Create a Static Ghost Blog with Buster

Shaumik Daityari
Shaumik Daityari

If we were in the mid 2000s, the unanimous choice to start a blog would have been WordPress or Blogger. The last few years have seen a rise in the number of blogging platforms, making this a great time for someone who likes to experiment. One such option, that was released to the public late last year, is Ghost.

The best part about Ghost is the support for Markdown — which lets you focus on writing. However, if you are still skeptical, you should look at David Blane’s comparison of Ghost’s features to the big three.

If you agree that you should give Ghost a try, there is a small hiccup. If you want to use for hosting your blog, the basic plan starts at $5 per month, restricting you to 10,000 page views (which you can easily reach if your post has a good day on Hacker News). If you download the source code, you would need to host it on a separate server, something that requires some expertise.

But we can overcome those issues. In this post, I will show you an easy way to use Ghost for your blog, yet host it for free.

What are Static Websites?

A static site is a set of HTML documents or static web pages, nothing more, nothing less. It means that irrespective of the user requesting the site, the content would remain the same. On the contrary, for a dynamic site, the same URL might show different content to different users (for example, would show me something entirely different to what it would show you, assuming one of us is logged in).

A static website is often cheap or free to host as compared to a dynamic website. But, to generate and update a static site, you would need some specific skills. Unless, of course, you have Buster.

What is Buster?

Buster is a “brute force static site generator for Ghost” (get it?). Buster lets you preview the generated static blog and deploy to GitHub for hosting your site. It’s written in Python and it’s easy to install. You can either download through pip or clone the repository and install.

The process that we will follow is something like this:

  • Generate static pages from a Ghost site using brute force
  • Preview them using Buster (optional)
  • Deploy to our server (like GitHub Pages)

Using GitHub Pages to Host Your Static Website

GitHub lets you host your static pages for free through GitHub Pages. Any repository you have on GitHub can be configured to provide a preview on the web. All you need to do is create a branch called gh-pages and your repository is accessible at, where you replace username and repository-name with their respective values.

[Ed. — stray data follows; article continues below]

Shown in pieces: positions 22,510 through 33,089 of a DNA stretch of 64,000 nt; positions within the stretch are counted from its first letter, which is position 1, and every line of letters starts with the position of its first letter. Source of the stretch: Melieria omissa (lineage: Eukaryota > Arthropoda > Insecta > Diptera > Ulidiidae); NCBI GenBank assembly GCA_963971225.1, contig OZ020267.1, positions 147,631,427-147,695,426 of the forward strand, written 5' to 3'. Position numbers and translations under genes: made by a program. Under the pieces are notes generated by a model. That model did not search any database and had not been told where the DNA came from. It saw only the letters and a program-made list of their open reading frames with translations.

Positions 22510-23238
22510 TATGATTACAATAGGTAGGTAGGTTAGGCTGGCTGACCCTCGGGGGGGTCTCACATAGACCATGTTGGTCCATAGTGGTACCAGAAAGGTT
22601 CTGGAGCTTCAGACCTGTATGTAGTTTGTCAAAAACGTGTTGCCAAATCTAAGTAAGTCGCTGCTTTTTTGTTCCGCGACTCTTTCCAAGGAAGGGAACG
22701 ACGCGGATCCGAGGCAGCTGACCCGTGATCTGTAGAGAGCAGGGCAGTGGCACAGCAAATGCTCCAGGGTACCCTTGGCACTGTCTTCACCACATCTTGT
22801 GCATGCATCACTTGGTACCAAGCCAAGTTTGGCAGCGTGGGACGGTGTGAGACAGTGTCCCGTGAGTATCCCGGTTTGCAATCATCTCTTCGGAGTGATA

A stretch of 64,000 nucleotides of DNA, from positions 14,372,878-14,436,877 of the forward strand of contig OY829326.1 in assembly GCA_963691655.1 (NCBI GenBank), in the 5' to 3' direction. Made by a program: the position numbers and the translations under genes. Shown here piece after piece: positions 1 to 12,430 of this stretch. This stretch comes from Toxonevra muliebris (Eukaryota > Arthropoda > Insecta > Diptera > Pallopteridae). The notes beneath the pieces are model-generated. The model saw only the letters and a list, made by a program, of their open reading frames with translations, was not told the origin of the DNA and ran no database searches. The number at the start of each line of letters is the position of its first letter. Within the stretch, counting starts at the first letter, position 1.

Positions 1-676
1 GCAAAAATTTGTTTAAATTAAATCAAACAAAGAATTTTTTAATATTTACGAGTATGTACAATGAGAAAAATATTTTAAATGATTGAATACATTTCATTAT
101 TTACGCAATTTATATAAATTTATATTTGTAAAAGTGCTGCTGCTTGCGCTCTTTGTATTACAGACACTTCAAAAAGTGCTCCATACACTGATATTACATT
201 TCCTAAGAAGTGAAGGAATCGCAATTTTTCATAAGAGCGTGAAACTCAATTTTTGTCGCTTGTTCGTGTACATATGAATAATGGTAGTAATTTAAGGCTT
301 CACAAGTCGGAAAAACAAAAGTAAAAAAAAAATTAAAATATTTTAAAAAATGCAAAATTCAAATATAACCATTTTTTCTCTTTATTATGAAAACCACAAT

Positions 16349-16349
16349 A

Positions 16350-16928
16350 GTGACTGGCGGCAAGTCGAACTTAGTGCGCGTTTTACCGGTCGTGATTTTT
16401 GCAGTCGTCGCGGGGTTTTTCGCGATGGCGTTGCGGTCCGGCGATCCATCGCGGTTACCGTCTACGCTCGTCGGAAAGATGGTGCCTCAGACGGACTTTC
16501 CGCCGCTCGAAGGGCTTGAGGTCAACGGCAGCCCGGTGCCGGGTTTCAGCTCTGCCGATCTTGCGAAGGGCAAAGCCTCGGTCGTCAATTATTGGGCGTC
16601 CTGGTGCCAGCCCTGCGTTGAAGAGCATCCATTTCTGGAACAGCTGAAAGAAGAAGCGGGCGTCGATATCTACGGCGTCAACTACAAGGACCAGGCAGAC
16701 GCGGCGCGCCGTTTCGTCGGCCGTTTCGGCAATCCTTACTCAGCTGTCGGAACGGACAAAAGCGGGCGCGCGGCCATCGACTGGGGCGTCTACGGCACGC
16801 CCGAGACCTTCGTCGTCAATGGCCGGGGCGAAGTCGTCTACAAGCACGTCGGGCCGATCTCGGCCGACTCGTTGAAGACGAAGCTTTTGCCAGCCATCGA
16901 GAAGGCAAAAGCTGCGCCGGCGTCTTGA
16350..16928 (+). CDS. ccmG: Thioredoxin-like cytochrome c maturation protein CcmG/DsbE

There are many alternatives to GitHub Pages, one of which is My.DropPages an unofficial Dropbox application. Although Buster is configured to push to GitHub pages, you can always stop at just generating the static site and manually upload it somewhere else. In this post, we will continue with the assumption that you are going to upload your website to GitHub Pages.

Adding a Custom Subdomain to GitHub Pages

If you need a domain to point to your GitHub Pages repository, you need to add a CNAME record in your domain’s DNS file. For such a blog, you would need to add a CNAME record for the desired subdomain with the value

Subdomain example

Next, you would need to add a file named CNAME to your repository. The content of the file is simply the string (again replacing the values with your actual subdomain and domain).

How to use Buster

The various commands are as follows, which may be used in a roughly chronological order:

  • buster setup [--gh-repo=<repo-url>] — Makes a static/ directory and initializes a Git repository inside it. You should have a basic repository set up on GitHub.
  • buster generate [--domain=<local-address>] — Generates pages from a local running instance (or overwrites the existing pages). The local address is usually
  • buster preview — Previews the local static site at localhost:9000.
  • buster add-domain [domain-name] — Adds the custom domain or subdomain to the CNAME in your repository.
  • buster deploy — Pushes your changes to GitHub. This is done through the https protocol, and you need to enter your GitHub username and password.

Note: You should run these commands just outside the static directory. If you run them in a different directory managed by Git, the generate command would create a static folder and commit the files in your existing repository.

Adding Comments to Your Static Pages

One downside of a static website is the inability to add comments. However, third-party services like Disqus only require you to insert a <script> tag, which gets you a comment box. Disqus recognizes the URL from which the request is generated and automatically saves the comments to the relevant thread.

To insert the Disqus comment system on your static site, you need to insert it in the Ghost template, from which the static site is generated. Once you register with Disqus, you’ll be provided with a code snippet to insert on your site.

Find the file post.hbs in the theme directory in Ghost (typically /content/themes/[theme_name]/post.hbs) and paste it in between {{/post}} and </article>. For more information, you could look at a detailed help page on Disqus regarding its installation on Ghost sites. If you have done this correctly, Disqus should appear on your local site, and Buster would extract it automatically.

Final Words

I’d like to end the post with a demo, a blog that I maintain to report my weekly progress in the Google Summer of Code. The static site generated by Buster is available on GitHub.

What do you think of Buster? Do you know of any alternatives? Let us know in the comments below.